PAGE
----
Tags

, , , , , , ,

ralph-nader-radio-hourLUMPENPROLETARIAT—On this week’s edition of the Ralph Nader Radio Hour, two of the most influential, progressive public intellectuals came together for a rare meeting of minds, in fact the first time ever (to your author’s knowledge and as confirmed in co-host Steve Skrovan‘s introduction). [1]  Lifelong public interest champion Dr. Ralph Nader spoke with the world’s most cited public intellectual, Dr. Noam Chomsky.

One of the most interesting contributions to our collective common stock of knowledge, as institutionalists like to say, which comes out of this broadcast is Dr. Nader‘s exposition of decades of censorship of Dr. Chomsky’s important political perspectives, in which the American mass media, even liberal, ostensibly left, mass media, such as NPR and PBS, has engaged.  Conversely, the most glaring omission in this historic conversation is the ongoing media blackout, or repression, of alternative political parties during the current 2016 Presidential Election, such as with the exclusion of the Green Party’s Dr. Jill Stein and Ajamu Baraka from the CPD‘s 2016 Presidential Debates.  In fact, sadly, Dr. Chomsky engaged in subtle apologetics for the Hillary Clinton campaign, despite the polite cues given by Dr. Nader to challenge the two-party status quo.  As Dr. David Ray Griffin has asked regarding intellectual dishonesty around analyses of the crimes of 9/11:  Why do Bill Moyers and Robert Parry accept miracles?  Dr. Griffin pointed out how courageous and clear some public intellectuals are on certain issues, but then uncharacteristically weak on other, more controversial, issues, such as the crimes of 9/11.  This smacks, of course, of intellectual dishonesty.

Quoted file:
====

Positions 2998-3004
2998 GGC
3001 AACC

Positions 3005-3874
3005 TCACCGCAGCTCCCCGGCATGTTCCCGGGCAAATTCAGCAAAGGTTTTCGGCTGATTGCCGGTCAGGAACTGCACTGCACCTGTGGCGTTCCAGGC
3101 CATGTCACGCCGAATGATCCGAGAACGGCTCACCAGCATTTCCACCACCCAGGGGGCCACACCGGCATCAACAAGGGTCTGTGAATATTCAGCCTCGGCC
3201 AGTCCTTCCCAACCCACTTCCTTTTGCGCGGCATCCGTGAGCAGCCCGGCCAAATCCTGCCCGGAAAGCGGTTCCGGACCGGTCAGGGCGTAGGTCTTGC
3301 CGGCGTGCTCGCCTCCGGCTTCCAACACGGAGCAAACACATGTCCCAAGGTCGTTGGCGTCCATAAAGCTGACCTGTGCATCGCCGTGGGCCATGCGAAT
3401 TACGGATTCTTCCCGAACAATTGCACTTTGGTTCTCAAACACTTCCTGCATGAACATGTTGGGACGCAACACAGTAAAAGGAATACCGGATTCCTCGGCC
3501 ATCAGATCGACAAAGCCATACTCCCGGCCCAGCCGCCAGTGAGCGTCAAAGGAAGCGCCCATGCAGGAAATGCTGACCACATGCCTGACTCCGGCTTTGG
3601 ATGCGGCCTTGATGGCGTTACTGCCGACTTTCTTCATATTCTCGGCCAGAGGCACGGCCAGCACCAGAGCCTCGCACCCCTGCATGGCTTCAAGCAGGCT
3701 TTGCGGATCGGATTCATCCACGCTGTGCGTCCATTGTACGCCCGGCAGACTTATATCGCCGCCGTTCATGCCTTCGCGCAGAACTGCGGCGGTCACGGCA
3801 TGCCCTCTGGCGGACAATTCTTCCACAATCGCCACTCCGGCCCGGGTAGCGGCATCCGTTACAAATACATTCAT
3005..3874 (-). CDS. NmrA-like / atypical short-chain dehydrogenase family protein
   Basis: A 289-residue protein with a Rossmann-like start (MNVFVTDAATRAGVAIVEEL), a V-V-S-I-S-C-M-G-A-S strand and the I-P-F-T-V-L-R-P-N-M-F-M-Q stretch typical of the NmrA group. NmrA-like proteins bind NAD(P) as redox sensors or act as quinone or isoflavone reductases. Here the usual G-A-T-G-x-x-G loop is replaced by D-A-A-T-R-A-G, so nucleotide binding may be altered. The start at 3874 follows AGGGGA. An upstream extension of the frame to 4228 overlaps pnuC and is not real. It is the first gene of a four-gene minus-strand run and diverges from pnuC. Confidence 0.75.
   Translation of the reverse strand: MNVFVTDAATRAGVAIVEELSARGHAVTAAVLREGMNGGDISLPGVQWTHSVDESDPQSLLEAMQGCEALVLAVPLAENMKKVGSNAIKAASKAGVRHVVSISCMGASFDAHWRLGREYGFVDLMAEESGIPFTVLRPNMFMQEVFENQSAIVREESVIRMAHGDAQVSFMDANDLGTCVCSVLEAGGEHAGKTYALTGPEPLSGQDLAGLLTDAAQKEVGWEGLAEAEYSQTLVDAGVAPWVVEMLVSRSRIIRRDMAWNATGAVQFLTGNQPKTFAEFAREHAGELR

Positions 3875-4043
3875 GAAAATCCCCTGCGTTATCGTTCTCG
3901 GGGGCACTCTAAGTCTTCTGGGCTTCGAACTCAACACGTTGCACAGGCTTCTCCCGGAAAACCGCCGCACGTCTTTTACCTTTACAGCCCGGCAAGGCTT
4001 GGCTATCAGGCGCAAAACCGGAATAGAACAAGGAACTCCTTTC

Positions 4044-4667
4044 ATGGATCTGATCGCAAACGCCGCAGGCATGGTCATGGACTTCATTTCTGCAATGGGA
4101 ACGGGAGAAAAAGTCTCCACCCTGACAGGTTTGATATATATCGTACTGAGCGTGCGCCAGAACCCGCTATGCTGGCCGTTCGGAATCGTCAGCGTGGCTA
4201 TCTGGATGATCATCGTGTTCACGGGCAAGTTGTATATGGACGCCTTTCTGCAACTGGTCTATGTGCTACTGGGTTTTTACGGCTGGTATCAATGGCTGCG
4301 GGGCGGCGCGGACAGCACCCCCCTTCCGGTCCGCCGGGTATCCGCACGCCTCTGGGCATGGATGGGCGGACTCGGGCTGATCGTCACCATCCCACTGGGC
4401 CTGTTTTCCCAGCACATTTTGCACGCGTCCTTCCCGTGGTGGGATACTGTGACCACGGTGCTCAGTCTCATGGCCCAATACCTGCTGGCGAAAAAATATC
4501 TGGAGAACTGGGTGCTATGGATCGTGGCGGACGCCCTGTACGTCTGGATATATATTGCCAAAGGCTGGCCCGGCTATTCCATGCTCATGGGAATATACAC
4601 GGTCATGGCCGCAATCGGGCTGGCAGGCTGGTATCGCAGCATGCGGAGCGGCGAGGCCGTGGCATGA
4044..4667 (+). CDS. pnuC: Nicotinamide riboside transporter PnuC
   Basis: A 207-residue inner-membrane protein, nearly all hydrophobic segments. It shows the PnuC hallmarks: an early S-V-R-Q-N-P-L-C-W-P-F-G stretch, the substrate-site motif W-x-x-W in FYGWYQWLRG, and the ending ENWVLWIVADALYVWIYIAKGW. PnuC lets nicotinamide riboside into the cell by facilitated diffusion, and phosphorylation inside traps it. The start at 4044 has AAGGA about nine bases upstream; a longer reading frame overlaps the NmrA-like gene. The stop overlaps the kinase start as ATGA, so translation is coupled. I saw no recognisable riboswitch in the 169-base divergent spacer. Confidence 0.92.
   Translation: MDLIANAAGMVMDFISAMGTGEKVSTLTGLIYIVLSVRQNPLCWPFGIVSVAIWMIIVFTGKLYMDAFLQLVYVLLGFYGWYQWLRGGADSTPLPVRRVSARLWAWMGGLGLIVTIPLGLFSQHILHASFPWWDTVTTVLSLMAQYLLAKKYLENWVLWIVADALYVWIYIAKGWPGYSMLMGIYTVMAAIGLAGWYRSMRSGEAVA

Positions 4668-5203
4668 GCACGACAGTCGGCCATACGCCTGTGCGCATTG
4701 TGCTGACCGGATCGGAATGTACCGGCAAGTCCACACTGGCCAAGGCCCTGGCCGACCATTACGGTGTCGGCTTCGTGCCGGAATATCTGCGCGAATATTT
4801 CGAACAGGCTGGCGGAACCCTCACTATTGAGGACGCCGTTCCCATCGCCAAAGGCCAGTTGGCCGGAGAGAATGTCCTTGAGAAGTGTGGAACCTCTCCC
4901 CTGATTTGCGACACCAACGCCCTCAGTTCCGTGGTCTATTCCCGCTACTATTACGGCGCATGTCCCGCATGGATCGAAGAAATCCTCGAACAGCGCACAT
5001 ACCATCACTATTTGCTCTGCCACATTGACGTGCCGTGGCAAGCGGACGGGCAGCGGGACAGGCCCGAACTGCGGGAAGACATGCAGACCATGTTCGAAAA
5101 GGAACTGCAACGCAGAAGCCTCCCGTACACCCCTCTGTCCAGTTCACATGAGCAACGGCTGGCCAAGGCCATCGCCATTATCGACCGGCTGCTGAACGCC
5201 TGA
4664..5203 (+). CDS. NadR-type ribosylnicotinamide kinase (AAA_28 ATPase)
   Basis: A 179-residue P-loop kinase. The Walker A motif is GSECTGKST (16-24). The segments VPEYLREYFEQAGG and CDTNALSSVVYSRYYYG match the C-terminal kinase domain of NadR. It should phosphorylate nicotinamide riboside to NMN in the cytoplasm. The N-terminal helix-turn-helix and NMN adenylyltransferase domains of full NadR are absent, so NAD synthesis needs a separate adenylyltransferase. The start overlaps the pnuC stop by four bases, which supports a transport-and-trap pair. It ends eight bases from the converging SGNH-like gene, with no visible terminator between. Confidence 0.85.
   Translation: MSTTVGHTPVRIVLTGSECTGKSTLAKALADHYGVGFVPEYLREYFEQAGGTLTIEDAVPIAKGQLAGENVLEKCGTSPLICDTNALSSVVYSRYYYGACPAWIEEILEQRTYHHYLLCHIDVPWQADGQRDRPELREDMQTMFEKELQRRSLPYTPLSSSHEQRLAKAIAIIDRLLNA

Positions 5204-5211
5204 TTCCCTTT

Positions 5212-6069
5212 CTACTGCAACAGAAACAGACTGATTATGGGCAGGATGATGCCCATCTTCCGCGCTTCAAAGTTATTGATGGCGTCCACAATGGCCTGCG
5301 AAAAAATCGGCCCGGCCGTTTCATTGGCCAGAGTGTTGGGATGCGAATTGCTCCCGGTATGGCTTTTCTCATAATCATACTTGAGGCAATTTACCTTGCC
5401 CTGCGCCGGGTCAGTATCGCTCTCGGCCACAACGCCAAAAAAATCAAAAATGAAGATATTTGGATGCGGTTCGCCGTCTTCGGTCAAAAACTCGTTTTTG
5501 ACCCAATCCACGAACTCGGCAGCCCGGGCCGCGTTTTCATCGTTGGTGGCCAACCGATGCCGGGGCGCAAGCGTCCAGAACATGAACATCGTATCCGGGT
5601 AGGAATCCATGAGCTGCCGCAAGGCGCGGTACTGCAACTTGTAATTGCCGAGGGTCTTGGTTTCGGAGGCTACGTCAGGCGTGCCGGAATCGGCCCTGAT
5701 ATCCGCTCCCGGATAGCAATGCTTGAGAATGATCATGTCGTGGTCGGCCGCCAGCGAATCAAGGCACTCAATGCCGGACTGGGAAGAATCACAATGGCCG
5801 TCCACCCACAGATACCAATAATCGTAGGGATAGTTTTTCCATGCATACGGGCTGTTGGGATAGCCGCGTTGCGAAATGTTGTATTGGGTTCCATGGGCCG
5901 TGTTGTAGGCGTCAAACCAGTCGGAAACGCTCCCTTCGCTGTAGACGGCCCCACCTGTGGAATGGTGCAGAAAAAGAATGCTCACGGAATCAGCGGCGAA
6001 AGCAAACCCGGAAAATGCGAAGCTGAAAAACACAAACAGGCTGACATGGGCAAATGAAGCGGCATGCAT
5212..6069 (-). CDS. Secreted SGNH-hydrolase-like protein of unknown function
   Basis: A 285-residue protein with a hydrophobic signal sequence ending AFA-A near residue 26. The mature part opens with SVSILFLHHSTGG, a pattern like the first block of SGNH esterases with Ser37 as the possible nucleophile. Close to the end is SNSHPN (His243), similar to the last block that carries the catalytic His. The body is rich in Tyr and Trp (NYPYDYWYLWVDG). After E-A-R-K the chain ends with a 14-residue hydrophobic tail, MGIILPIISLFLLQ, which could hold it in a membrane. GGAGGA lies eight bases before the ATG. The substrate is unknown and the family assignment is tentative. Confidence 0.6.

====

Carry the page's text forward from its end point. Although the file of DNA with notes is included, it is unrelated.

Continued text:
For Dr. Chomsky, avoiding so-called third-party politics and subtly giving the anti-democratic Democratic Party a pass was consistent with his past rhetoric around electoral politics.  Bernie Sanders was mentioned passingly.  And neither of our two ‘intellectual titans’ dared to mention Dr. Jill Stein.  This performance was a form of dog-whistle politics, offering just enough qualified critique of Hillary and the Democratic Party to appease the more radical segments of Dr. Chomsky’s audience, whilst subtly giving the less radical segments just enough rationalisations to justify holding their noses and voting for the least worst political party, yet again.  As the corporate media censors, or underreports on, political alternatives, Dr. Noam Chomsky, unfortunately, contributed to their suppression with his silence on political alternatives and the importance of political diversity in electoral politics.  Listen (and/or download) here. [2]